The vineyards of the Languedoc-Roussillon begin close to the city of Nimes and spread westward to the Spanish border. The region contains 5 Departments and only the Lozère does not produce wine. The other 4 are the Gard in the far east of the region, the Hérault which is sandwiched between the mountains and the Mediterranean sea, the Aude home to the medieval city of Carcassonne and the Pyrénées-Orientales which butts up to Catalonia.
The Languedoc-Roussillon is bordered by the Mediterranean to one side and mountains to the other with vines spread across the plains then sweeping up onto the hillsides towards the mountains. It’s here that you will find the area’s most exciting wines growing on a myriad of different soil types at varying altitudes and microclimates that offer superb growing conditions.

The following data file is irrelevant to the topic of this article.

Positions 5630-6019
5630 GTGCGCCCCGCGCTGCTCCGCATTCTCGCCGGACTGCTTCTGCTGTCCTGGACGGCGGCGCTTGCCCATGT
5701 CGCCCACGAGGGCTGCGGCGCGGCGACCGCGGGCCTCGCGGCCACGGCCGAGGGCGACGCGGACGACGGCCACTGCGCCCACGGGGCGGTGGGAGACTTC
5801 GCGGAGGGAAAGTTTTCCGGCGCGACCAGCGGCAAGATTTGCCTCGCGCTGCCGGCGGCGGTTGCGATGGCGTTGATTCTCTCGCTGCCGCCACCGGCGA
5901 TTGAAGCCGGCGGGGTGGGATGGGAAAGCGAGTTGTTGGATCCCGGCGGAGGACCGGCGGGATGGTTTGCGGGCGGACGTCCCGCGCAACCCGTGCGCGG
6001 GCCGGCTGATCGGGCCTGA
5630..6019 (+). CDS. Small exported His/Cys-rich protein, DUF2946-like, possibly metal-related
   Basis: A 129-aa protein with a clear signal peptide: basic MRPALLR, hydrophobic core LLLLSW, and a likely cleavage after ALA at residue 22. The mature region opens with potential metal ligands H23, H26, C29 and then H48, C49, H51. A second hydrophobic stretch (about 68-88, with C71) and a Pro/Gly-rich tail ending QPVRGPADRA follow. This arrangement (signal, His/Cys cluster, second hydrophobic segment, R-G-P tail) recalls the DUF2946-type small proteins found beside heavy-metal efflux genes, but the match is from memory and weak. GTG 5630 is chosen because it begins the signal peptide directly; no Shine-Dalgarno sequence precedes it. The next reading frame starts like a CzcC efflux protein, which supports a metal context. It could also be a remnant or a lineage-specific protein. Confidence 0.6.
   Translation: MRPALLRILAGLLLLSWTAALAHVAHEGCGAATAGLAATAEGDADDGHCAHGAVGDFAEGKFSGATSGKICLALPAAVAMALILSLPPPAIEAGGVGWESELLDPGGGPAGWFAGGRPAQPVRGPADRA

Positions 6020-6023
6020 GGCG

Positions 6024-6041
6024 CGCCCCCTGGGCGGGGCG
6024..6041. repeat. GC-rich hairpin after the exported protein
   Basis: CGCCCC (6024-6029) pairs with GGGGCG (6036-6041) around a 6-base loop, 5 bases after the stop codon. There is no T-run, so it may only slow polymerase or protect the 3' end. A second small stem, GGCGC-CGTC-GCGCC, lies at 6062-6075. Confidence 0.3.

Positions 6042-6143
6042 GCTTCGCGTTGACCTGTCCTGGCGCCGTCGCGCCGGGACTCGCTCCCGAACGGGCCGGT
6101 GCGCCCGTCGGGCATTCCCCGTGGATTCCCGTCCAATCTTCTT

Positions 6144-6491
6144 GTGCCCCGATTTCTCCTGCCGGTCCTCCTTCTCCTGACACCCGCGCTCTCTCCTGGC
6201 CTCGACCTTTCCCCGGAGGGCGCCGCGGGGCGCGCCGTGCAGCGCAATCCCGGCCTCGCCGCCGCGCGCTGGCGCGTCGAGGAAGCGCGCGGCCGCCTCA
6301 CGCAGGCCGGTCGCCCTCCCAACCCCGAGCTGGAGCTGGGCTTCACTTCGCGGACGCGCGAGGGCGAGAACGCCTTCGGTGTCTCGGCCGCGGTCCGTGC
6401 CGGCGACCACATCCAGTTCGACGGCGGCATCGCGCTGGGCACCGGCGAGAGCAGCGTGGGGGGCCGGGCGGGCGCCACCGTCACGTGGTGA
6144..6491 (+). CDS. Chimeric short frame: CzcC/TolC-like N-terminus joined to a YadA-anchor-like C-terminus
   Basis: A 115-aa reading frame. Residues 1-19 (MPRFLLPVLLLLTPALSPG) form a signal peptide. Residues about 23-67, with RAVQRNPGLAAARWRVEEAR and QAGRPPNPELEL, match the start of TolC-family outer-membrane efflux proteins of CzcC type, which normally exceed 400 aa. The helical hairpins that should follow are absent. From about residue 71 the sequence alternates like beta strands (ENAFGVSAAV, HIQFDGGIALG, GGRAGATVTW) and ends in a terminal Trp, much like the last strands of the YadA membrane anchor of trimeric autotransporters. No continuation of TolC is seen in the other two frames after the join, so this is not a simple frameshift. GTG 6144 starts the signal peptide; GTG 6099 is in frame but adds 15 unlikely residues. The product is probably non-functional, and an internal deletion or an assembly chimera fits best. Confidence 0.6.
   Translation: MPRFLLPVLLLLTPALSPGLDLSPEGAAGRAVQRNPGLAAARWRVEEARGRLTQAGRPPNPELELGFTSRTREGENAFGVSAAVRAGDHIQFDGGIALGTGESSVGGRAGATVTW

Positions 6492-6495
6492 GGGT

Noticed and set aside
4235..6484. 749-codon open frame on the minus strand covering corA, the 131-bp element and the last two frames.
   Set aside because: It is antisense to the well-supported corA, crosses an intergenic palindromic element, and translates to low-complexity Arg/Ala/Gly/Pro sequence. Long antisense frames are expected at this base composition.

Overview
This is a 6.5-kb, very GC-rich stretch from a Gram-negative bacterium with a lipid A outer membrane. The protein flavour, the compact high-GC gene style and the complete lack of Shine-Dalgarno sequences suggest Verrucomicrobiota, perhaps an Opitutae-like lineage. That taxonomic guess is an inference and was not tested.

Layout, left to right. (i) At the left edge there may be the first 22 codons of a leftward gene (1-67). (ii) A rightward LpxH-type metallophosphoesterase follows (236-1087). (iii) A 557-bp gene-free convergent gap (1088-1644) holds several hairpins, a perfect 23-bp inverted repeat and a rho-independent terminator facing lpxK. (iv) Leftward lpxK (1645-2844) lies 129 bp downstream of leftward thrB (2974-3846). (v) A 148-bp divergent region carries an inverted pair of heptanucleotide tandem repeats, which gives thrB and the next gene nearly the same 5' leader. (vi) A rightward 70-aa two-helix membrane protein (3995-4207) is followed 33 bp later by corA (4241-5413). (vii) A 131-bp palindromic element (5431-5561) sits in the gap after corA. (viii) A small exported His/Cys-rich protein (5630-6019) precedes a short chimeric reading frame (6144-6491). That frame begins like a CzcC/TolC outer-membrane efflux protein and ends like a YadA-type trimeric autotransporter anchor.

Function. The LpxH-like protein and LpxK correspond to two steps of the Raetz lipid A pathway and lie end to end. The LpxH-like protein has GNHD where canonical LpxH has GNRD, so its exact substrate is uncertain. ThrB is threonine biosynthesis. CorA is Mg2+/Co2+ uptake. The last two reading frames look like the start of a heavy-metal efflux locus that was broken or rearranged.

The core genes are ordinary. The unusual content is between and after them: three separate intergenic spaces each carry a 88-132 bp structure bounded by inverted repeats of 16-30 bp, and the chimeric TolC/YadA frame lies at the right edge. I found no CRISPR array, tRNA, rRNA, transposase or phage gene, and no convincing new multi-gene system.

As you would expect from a Mediterranean region there is plenty of sunshine and temperatures regularly exceed 30?C. Rainfall is low and mainly happens during the winter months with the odd dramatic storm taking place during the summer. Drought is the major challenge to the vigneron and its affects are exaggerated by the almost constant wind in the region. In the Rhône they call their mighty wind the Mistral and in the Languedoc-Roussillon ours is called the Tramontane. It is a welcome wind as its drying powers help to keep the vines healthy after rainfall. These conditions create wines with high alcohol, full body with flavours of ripe fruit and some will have an earthy or mineral character from the various soil types this region boasts.
READ ON about Languedoc grape varieties >